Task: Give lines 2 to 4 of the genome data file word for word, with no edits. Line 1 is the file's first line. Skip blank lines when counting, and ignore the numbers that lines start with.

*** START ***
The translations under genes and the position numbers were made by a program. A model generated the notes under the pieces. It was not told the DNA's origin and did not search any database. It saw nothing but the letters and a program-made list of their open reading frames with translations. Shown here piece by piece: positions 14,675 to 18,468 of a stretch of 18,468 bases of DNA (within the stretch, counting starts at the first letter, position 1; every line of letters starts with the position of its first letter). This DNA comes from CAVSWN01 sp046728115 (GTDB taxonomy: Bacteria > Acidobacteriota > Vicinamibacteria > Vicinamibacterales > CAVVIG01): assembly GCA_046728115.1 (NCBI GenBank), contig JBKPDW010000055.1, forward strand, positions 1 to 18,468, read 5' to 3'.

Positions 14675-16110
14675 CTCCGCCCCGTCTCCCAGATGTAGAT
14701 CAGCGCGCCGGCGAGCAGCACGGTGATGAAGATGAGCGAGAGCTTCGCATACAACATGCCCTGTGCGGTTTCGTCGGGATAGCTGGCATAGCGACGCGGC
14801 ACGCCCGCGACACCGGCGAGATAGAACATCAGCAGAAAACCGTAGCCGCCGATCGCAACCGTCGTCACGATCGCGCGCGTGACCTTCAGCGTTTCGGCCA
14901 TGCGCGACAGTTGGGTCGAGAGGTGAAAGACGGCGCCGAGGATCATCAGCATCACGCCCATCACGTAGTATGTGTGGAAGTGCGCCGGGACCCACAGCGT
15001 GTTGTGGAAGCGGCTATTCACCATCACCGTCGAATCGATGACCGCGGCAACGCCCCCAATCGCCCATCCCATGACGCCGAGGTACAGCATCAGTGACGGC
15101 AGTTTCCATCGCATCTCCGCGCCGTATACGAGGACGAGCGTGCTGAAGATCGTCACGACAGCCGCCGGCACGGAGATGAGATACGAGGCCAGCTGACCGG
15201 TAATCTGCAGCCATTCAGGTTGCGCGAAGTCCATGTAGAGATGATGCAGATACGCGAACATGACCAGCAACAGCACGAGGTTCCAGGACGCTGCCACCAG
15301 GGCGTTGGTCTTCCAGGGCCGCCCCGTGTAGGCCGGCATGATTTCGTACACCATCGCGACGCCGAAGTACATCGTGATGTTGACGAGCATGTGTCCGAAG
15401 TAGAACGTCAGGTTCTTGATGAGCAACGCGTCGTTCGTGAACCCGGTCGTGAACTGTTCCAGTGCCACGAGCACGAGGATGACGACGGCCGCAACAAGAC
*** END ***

Positions 14675-16110
14675 CTCCGCCCCGTCTCCCAGATGTAGAT
14701 CAGCGCGCCGGCGAGCAGCACGGTGATGAAGATGAGCGAGAGCTTCGCATACAACATGCCCTGTGCGGTTTCGTCGGGATAGCTGGCATAGCGACGCGGC